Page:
“Singin’ the Blues,” the most famous side by Bix Beiderbecke & Frankie Trumbauer, was recorded on February 4, 1927. Today, The Wall Street Journal belatedly celebrates the 80th anniversary of the event by reporting that this particular recording “changed American music.” How? It was the first jazz ballad, proving that the music could be both hot & slow. Writer Tom Nolan also points out Lester Young's affection for Trumbauer’s solo in particular.
In the winter of 1927–28, in a hotel in Bismarck, N.D., a teenage saxophonist named Lester Young heard a record being played in the room of fellow traveling musician Eddie Barefield, and knocked on the door to ask what it was: “Singin’ the Blues.” Young, who would become one of the most important figures in jazz, a primal influence on at least two generations of saxophonists, both black and white, is said to have carried a copy of that Okeh 78 in his tenor-saxophone case for years. Those who listened could often hear whimsical traces of Trumbauer and little bursts of Bix in Young’s driving, ethereal playing.
What players such as Young responded to in “Singin’ the Blues” was the way both Bix and “Tram” constructed their solos—not out of disconnected “hot licks” and tricky ’20s gimmicks, but with thoughtful, balanced phrases that “said” something. “Trumbauer always told a little story,” Lester Young observed. In 2003, a 93-year-old Artie Shaw said: “Listen to Trumbauer’s solo on ‘Singin’ the Blues.’ It’s like a poem.”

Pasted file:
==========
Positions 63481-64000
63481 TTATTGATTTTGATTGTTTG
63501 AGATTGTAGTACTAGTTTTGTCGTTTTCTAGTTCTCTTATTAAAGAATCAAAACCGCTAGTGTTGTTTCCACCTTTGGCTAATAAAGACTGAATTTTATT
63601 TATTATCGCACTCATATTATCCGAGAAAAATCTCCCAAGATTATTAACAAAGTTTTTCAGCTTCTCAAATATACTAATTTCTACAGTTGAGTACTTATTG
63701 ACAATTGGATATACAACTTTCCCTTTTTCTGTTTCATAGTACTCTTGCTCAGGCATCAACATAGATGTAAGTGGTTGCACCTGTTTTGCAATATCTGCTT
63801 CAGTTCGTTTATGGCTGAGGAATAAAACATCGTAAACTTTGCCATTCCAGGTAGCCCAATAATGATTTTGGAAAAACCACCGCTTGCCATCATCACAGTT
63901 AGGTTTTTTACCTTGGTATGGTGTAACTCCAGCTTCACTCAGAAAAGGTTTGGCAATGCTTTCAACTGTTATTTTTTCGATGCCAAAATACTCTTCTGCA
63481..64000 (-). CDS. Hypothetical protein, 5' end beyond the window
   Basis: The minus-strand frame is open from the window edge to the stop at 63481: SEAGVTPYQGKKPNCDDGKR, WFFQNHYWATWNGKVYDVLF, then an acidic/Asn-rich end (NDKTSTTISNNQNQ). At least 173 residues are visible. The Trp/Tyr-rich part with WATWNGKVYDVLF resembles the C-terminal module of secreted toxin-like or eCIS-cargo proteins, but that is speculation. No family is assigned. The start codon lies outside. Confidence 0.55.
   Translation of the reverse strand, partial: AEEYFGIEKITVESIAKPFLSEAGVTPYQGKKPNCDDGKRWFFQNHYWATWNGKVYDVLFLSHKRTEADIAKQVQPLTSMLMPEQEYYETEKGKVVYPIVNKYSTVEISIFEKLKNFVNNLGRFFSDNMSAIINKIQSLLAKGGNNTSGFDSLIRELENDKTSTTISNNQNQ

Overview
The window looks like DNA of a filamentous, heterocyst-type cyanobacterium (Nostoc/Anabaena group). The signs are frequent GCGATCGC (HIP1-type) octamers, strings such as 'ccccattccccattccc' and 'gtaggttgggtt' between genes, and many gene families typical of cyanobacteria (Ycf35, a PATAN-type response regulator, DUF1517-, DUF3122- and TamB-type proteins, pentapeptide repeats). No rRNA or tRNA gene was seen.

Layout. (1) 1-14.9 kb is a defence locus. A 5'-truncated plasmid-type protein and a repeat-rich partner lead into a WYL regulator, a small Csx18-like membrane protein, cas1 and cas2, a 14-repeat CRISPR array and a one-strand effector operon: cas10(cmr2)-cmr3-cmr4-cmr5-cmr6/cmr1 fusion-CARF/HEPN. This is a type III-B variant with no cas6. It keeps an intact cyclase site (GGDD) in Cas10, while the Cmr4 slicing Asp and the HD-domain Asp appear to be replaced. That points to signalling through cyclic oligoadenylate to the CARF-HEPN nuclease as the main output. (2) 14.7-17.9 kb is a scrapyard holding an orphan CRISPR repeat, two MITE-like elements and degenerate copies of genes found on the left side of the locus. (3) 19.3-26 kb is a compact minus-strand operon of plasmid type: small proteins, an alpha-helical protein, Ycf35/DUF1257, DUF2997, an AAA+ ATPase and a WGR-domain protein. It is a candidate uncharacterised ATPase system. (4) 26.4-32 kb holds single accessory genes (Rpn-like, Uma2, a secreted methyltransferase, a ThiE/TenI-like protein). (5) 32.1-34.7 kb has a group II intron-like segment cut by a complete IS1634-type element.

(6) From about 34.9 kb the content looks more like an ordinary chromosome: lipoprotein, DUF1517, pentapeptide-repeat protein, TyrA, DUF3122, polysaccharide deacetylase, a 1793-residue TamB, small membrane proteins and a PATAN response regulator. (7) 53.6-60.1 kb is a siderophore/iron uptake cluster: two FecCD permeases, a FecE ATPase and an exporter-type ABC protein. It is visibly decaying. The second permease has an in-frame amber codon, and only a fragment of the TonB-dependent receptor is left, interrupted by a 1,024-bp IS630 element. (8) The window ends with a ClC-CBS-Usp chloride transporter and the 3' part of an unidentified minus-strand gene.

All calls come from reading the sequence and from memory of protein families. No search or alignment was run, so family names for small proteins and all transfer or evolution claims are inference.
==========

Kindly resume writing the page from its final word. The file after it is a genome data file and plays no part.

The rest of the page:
True enough, I suppose, although it might have helped if Shaw had specified which poem. Perhaps Bix scholars should get on the case . . . In the meantime, the article ends with a sideswipe delivered by another Iowa-born legend, Glenn Miller:
Bix Beiderbecke, a compulsive drinker, died in New York in 1931, at the age of 28. Ten years later, when Bill Challis, who’d done much to preserve and perpetuate Beiderbecke’s music, brought some Bix-evoking arrangements to Glenn Miller, the popular bandleader rejected Challis’s charts: He said people didn’t know or care about Beiderbecke anymore.
On the Bixography forum, one Bixophile finds this last bit to be "upsetting" and "disturbing," while another suggests that “the Glenn Miller hagiographers . . . reject anything that besmirches or speaks the truth of their hero!” This is not behavior limited to Glenn Miller types. For instance, I’ve always particularly enjoyed this inventive way of denying the claim, by Ralph Berton, that Bix may have had a gay affair with Berton’s brother Gene:
Possibly Ralph could have fabricated the Eugene incident as a rhetorical “what if” scenario as a means of coping with having had a gay brother.
Irony is a Bix fan’s best friend.
[June 2, 2007]